Back in the day, if a couple living in different towns wanted to communicate with one another it was either by long-distance telephone or letters. Long distance was quite expensive back then and mostly reserved for emergencies or big news.
I’d been seeing Jim for a couple of years during college. After I graduated I returned home looking for a job and was hired at a bookstore. Jim remained in the Ohio college town where we’d met. Since neither of us had much money, we mostly wrote letters to each other. Long letters.
He was working as a welder then, but decided he wanted to move westward and try his hand at logging. He loaded his orange VW Super Beetle with his worldly belongings and swung by my house to say goodbye on his way.
I can still picture my sorry self standing in the middle of my street waving to his rear-view mirror as he pulled away, headed for Olympia, Washington.
Our long-distance relationship expanded by 2,500 miles. Many couples might rightfully have thrown in the towel; we continued to write each other, sometimes daily. We even, sparing no expense, would talk long distance.
One day Jim drove to Pike Place in Seattle where he bought for me a beautiful malachite pendant with a hand-tooled silver bezel and bail — a gift I treasured.
After nearly losing his life at least three times in three weeks while working as a choker setter (the guy who wraps the steel cable around felled logs on the side of a mountain so they can be retrieved), Jim decided logging wasn’t his thing.
The relatives he was staying with suggested we both apply to work in Yellowstone National Park.
Finally reunited in late summer, we spent a season backpacking all through the park on our days off, returned to Ohio and married in 1981, and ultimately migrated back to the Northwest we’d fallen in love with, in 1985.
A few years ago, we took a dream trip to Mexico. We booked a snorkeling excursion — in retrospect, probably a mistake.
Rather than being able to walk in and walk out of the ocean, our party all donned headgear and fins and had to jump over the edge of a boat to bob in water swells well over our heads. This didn’t go well for Jim, who had never snorkeled before … and is ocean-phobic. I had better luck and was able to settle in with the rest of the group; Jim was happy to watch from the safe haven of the boat.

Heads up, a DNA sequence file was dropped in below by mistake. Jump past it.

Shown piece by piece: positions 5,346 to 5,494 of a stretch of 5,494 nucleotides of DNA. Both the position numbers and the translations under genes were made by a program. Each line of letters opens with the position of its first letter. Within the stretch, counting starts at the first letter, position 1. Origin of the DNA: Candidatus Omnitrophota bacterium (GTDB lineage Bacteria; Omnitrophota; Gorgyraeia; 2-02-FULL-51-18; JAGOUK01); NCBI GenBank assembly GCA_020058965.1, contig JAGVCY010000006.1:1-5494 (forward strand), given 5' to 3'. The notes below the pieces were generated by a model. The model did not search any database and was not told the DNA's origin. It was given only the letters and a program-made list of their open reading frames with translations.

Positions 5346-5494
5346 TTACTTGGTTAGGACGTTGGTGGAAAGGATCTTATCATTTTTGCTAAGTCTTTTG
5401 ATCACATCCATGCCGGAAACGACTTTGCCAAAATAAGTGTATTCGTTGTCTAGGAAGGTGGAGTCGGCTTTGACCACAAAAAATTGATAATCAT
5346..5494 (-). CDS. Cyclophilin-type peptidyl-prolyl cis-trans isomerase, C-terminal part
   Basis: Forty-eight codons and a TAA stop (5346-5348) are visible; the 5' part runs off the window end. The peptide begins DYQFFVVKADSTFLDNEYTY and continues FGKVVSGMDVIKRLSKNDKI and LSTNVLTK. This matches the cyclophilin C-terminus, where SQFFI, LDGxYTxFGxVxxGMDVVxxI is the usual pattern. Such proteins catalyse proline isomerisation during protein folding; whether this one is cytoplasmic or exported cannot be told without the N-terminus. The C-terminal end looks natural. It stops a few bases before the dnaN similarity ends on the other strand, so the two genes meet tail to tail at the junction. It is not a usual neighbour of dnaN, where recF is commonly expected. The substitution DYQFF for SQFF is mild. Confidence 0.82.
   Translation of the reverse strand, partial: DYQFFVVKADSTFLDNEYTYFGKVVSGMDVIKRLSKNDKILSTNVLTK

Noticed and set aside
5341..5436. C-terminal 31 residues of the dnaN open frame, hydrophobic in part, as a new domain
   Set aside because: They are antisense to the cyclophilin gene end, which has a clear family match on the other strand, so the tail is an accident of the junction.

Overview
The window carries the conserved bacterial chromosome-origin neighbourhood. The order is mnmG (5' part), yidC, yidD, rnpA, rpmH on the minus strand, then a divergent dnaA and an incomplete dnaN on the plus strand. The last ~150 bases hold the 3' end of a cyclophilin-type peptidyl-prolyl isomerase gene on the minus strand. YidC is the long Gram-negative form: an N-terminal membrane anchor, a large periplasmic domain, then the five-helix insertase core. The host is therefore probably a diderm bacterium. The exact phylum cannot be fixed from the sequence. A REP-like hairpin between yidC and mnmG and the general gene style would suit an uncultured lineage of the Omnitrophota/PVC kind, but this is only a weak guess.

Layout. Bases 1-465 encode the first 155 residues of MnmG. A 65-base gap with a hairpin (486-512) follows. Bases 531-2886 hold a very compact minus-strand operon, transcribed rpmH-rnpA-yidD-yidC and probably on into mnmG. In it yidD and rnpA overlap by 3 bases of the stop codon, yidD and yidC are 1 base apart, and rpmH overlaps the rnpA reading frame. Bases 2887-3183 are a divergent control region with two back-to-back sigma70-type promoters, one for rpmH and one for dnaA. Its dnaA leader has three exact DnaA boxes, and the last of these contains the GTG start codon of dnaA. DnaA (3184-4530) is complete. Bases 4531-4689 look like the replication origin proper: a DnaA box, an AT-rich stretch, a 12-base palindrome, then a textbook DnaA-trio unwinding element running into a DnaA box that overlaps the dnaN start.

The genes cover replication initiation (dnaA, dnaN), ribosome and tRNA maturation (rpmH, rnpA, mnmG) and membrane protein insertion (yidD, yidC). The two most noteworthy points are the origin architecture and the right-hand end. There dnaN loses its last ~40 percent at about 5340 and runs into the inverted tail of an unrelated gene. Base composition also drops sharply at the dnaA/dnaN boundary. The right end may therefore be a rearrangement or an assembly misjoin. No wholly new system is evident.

In my fumbling to gear up, however, I hadn’t thought to remove my malachite necklace. Back on shore I discovered the necklace I had for 35 years was gone. Lost forever in the depths of the Caribbean. Probably embedded in the belly of some sea creature. I was downhearted.
In recent years, McGough & Co. Jewelers in Whitefish has held a Valentine’s Day Love Letter contest. The winner would get $1,000 toward a jewelry purchase.
I’d saved quite a few of Jim’s letters from those years before we married. I dug them out of storage and began rereading them. Jim was hesitant at first, but eventually warmed up to the idea of laying his heart on his sleeve and even walked into McGough’s with me to enter one of his letters in the contest.
It didn’t win the $1,000 … but it did get runner-up and $100.
Together we picked out a polished uncut malachite stone from the store’s collection and left the jeweler with a description and sketch.
A few weeks later we picked up the new pendant, which not only replaced the one I’d lost, but will forever remind me of the love we’d found.
This year McGough’s is sponsoring an Instagram contest. Post your love story photo and add the #mcgoughfortwogiveaway. The winner will receive a $1,000 gift card to the store.
Happy Valentine’s Day and good luck!
Community Editor Carol Marino may be reached at 758-4440 or firstname.lastname@example.org.